When I look at the sun setting, I don’t think the sun is actually moving; although, from my point of reference it may look that way. But knowing that Earth revolves around the sun and that the Earth, itself, rotates, I’ve long-since conditioned my mind to reason that when I see the sun setting, I’m seeing my little section of the Earth rotate into it’s own shadow.

It’s easy to understand in hindsight. I don’t blame the ancients for getting it wrong, but once the mechanism is understood, it sure is a lot easier to understand things like seasons and shorter or longer periods of daylight (the angle of the Earth to the sun), eclipses (bodies entering shadows cast by other bodies), and the movement of other planets (each revolves at a specific speed, and when Earth ‘passes’ the other planet, it looks like that planet is moving backwards in the night sky).

The ancients had all sorts of explanations for all of this, but they were just claptrap. Actually, some Chinese and Greeks figured it out millennia ago, but the common wisdom remained, by definition, more popular.

What continues to bother me though is that the ancients thought the world was flat. I know this is not true. The evidence for it not being flat was all over the place. I can buy that very few people had any idea how large of a ball we were on. (Columbus’s big idea wasn’t that the world was round, but that the round world was much smaller than commonly thought. He was terribly wrong in his calculations, assuming that when he landed in the Caribbean he was actually in India. Hence West Indies. Hence Indians.) But that anyone other than some backwater hermit thought that the world was flat was just not paying attention to anything.

Scientifically, it was easy to prove with shadows. The Greek, Eratosthenes, took measurements of two pillars and their shadows at known times in two different parts of the world. Using a new field of mathematics called Trigonometry, he computed the circumference of the world. Circumference, by the way, implies roundness.

The ancient world was dominated by trade and conquest. Much of this trade and conquest moved over huge portions of land or sea. Any explorer knew that the edge of the world was just an illusion. There was always something waiting over the horizon. Anecdotally, everyone knew the world was round.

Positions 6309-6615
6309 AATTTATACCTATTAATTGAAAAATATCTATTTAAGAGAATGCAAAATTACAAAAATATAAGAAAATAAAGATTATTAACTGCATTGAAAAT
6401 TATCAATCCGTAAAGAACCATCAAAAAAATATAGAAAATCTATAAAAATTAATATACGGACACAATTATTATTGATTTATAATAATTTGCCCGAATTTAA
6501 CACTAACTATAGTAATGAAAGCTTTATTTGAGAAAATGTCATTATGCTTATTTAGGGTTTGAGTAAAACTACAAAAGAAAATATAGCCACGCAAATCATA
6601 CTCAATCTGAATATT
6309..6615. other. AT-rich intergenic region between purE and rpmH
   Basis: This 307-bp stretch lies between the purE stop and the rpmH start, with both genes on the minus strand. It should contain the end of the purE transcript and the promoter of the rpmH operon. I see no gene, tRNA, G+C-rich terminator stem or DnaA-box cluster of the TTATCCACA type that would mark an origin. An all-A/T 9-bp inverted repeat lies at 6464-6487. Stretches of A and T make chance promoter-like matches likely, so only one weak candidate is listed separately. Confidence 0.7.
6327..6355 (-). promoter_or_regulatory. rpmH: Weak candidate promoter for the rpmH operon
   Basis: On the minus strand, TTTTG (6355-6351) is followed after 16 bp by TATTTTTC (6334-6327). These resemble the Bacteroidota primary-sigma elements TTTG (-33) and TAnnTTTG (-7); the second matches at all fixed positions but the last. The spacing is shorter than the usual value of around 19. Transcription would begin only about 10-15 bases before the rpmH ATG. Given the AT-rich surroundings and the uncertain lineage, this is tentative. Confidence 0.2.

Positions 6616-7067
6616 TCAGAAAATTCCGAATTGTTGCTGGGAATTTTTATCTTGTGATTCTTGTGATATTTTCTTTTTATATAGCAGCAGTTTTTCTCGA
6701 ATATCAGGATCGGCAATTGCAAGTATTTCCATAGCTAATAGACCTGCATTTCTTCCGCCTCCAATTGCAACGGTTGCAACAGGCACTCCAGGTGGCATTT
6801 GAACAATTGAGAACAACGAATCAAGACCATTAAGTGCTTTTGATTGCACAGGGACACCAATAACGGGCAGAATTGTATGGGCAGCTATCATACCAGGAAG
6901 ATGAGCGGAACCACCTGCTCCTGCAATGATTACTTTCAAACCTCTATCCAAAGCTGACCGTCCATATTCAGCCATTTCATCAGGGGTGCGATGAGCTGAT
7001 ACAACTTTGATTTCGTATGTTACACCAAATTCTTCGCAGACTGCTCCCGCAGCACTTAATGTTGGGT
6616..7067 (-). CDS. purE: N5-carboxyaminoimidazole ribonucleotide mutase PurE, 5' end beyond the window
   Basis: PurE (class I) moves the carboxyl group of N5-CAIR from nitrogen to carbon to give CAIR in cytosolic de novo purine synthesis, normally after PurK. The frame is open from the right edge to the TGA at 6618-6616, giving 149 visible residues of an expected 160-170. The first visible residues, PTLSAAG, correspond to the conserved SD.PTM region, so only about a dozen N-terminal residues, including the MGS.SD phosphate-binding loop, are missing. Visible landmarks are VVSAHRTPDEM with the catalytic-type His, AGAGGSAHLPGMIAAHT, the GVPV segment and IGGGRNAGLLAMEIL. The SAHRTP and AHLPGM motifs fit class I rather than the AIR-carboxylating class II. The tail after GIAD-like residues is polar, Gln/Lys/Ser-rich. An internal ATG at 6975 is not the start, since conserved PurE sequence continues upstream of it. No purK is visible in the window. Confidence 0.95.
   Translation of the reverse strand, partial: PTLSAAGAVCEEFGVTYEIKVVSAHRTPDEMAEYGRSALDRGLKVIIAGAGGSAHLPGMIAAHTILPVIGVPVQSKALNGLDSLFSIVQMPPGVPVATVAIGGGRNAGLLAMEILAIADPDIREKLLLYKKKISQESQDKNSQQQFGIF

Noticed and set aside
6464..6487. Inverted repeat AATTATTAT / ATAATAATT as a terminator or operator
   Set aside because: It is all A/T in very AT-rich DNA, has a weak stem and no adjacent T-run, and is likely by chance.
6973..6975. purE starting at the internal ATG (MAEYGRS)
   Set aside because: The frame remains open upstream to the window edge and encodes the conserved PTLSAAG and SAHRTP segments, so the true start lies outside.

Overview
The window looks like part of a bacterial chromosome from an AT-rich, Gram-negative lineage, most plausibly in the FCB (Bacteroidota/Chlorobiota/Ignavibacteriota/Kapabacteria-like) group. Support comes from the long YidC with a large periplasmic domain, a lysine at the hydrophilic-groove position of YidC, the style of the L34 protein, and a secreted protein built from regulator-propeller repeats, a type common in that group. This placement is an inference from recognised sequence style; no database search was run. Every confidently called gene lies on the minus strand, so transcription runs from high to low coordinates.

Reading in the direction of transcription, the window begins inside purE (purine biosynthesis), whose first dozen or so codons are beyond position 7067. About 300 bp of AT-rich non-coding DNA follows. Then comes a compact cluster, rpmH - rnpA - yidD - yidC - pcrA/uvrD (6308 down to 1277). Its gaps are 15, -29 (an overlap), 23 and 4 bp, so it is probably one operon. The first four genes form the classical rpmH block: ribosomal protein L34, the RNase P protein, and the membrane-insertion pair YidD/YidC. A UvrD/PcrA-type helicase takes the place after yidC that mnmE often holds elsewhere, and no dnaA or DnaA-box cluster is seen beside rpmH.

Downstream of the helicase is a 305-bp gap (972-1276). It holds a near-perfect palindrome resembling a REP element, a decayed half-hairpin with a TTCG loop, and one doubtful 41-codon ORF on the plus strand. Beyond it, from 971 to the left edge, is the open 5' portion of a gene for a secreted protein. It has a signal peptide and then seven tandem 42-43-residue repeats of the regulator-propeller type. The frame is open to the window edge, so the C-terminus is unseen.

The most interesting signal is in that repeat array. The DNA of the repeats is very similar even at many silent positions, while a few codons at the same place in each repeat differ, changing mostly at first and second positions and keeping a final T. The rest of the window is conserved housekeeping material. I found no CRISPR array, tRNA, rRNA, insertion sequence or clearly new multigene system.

By example, they knew the Earth was round. By looking at the phases of the moon, anyone can clearly see it’s a sphere, not a circle. If one were to take a flat plate, and try to mimic the phases with a light source, he would be disappointed as there would be no shadow until the light source moved completely behind the plate. It takes a sphere to produce those shadows. And the ancients, watchers of the sky, would have seen the shadow of the Earth cast in its own sky creeping along in twilight until it enveloped the heavens. That creeping shadow implies a curved edge, not the hard edge of a flat plate.

We can still see that shadow, on clear nights, but it’s difficult to notice, and, by the time I think of it, it’s already nightfall.

The evidence was all over the place. The ancients knew the world wasn’t flat. Why do we think they did?

I think of this when I hear people talk about what is commonly known, what everyone believes. How can millions of individuals know something, but it will invariably come out wrong when everyone believes it’s opposite? The world wasn’t flat, no one believed that it was, but somehow everyone thought it was flat. The political and social world of today is filled with this magical thinking. No one I know believes any of it. And yet everyone believes it.

The way to end this is to stop–not only to stop believing in the common wisdom, but to also stop believing there is a common wisdom. The people selling it are people who are selling us things that we wouldn’t buy unless we thought our peers were buying it too. This is in all things, physical and intangible. Consider that any idea that everyone believes is not to be trusted, look for it’s faults, break it into smaller pieces, and form your own opinion. In this time of the fractured media landscape, the remaining gatekeepers are desperate and determined to hold onto any group of believers that they manufacture. We don’t have to assist them by aligning with them.